With many requests from you listeners, we’ve finally launched Bloody Good Horror Classic! Essentially, as the fancy strikes, we’ll be posting our most requested back episodes for download, with one request. We ask that if you want us to continue posting back episodes, that you either make a donation using the Paypal button below, or sign up for Netflix through us, which you can do without spending a dime! Consider it an investment in the future of the Bloody Good Horror Podcast. If you want to request a back episode, take a look through our archives and then tell us what you want using our contact form over at Bloody Good Horror. We love doing this podcast as much as you guys love listening, and a little love goes a long way to make sure that this stuff doesn’t sink into the abyss. Thank you for listening!

That said, the first episode of Bloody Good Horror Classic is Episode 23: Prom Night! By far our most requested back episode, we tackle the “Prom Night” remake and Eric and Schnaars get into it for the very first time, sparking their now infamous bromance.

Check it out, enjoy, and as always, thanks for listening!

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Tuesday, June 02nd, 2009 | Author: Casey Criswell

A man; by himself, pitch black surroundings. He has no idea where he his, who he is, or how he got there. All that can be seen is a random strobing light. As he gropes around through the dark, he comes across the corpse of another man. More of a dried husk than a corpse really. He continues to pick his way through the rocky darkness in search of the source of the strobing light. Soon, he stumbles on the broken down remains of some kind of base or fortification in the depths of the cave. As he prods about, he activates a large wall sized view screen. Various voices in a multitude of languages assault him until he is able to focus in on the English speaking voice, which says to him; “Welcome to Eden Log”.

For the full review, head over to Bloody Good!

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Tuesday, June 02nd, 2009 | Author: Casey Criswell

Writing idols, heroes, visionaries, etc. Most writers have them, I’m no exception. For me, Dr. Hunter S. Thompson has stood at the top of my list of writers to idolize for years. I don’t fancy any notions that I do in fact write as good as he does; that’s a lofty goal to reach. Especially with him carving out his own genre, fans and place in literary history. Still, he always wrote with a mind towards stark naked truth and aimed to achieve that truth by experiencing it and never backed down from anyone who tried to keep him from reaching that goal. All traits to admire in a writer as far as I’m concerned.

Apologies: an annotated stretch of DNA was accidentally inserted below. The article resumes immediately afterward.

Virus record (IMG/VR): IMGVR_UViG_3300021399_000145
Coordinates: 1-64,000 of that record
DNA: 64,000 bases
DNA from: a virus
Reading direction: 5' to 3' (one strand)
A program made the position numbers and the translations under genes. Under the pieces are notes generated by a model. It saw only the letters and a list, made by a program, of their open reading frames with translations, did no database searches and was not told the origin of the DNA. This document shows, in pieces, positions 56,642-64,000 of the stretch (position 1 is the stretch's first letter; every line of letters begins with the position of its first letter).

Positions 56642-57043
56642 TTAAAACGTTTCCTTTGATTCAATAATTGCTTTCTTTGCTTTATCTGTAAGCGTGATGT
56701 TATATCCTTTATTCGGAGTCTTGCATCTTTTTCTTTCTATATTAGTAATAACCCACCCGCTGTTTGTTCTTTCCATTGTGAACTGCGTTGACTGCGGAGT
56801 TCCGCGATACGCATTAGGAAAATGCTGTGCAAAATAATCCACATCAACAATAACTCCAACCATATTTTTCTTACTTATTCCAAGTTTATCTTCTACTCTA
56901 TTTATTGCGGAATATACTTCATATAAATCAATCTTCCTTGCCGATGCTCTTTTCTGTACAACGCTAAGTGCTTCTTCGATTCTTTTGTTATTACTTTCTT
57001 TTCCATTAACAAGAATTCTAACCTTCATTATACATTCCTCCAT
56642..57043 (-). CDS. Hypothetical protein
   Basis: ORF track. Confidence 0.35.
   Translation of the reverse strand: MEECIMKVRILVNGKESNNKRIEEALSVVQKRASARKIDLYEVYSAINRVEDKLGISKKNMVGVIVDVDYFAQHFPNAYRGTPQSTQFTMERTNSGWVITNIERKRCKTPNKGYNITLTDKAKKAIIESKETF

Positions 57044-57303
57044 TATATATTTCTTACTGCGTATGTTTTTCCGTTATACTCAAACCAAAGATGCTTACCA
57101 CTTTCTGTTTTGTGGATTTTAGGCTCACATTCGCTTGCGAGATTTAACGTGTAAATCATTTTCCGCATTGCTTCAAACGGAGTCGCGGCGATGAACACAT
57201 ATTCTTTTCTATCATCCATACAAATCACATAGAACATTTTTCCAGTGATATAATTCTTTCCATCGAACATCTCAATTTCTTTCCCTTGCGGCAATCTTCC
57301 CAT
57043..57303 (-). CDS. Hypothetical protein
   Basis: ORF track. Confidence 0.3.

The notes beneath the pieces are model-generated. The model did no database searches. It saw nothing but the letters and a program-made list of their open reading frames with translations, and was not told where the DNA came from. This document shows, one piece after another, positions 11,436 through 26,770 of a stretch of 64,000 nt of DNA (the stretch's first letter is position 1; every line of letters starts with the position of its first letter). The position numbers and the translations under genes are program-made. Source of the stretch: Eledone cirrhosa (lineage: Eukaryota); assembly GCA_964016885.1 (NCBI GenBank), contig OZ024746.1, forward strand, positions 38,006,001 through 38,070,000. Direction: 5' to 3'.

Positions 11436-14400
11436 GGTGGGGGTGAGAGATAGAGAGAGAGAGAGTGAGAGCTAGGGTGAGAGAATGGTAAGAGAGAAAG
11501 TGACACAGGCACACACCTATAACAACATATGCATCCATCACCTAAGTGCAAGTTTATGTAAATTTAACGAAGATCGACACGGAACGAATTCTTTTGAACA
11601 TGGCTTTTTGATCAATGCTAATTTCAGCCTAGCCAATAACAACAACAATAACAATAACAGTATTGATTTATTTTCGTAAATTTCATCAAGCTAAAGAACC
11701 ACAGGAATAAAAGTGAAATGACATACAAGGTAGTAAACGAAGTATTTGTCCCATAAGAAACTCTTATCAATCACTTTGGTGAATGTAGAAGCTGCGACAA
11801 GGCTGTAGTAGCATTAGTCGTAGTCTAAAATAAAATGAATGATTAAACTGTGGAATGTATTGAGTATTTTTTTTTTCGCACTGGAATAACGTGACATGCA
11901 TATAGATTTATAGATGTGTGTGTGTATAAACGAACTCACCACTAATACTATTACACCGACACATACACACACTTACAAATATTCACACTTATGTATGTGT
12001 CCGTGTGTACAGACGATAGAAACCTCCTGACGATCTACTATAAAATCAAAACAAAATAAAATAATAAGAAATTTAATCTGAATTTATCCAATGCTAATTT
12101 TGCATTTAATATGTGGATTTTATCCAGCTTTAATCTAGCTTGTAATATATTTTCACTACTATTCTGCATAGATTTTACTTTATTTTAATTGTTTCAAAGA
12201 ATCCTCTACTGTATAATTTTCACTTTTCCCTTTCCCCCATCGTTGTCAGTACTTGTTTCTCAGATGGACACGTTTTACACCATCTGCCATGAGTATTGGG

With the event of the good doctors suicide in February of 2005, there were a number of documentaries that came out dedicated to the life of this man. I recently took in the film “Buy the Ticket, Take the Ride” and was taken down a nice, if light on detail, little trip of the writer, both as the character of Dr. Gonzo that he created about himself and as Dr. Hunter S. Thompson, the man behind the curtain.

For detail oriented historians, “Buy the Ticket, Take the Ride” will not necessarily meet your needs. While it does touch on all the important points of Thompsons career, they focus more on the friends and people he surrounded himself with and their memories. We are treated to visits from such Hollywood stars as Johnny Depp, John Cusack, Benecio Del Toro, Bill Murray and others and their times with the writer. There are other notables that make appearances as well such as Gary Busey who doesn’t really seem to add anything worthwhile to the conversation, but it is worth a laugh. All of these moments however serve to show us how deep the well ran with Thompson and a glimpse of how his mind worked. It’s just not a fully detailed accounting of his career. This is fine, there are other films for that.

If you’re a new fan of Hunter S. Thompson, “Buy the Ticket, Take the Ride” will be a good indoctrination of the man responsible for revolutions and groundbreaking movements in writing. For old fans, it is a touching recounting that shows us the life of Raoul Duke. If you’re of the type that thinks of a purple creature with a large nose and a fondness of chickens when I mention ‘Gonzo’, you’ll sadly not get much out of this documentary. It’s worth investigating though because if nothing else, the man will make you think.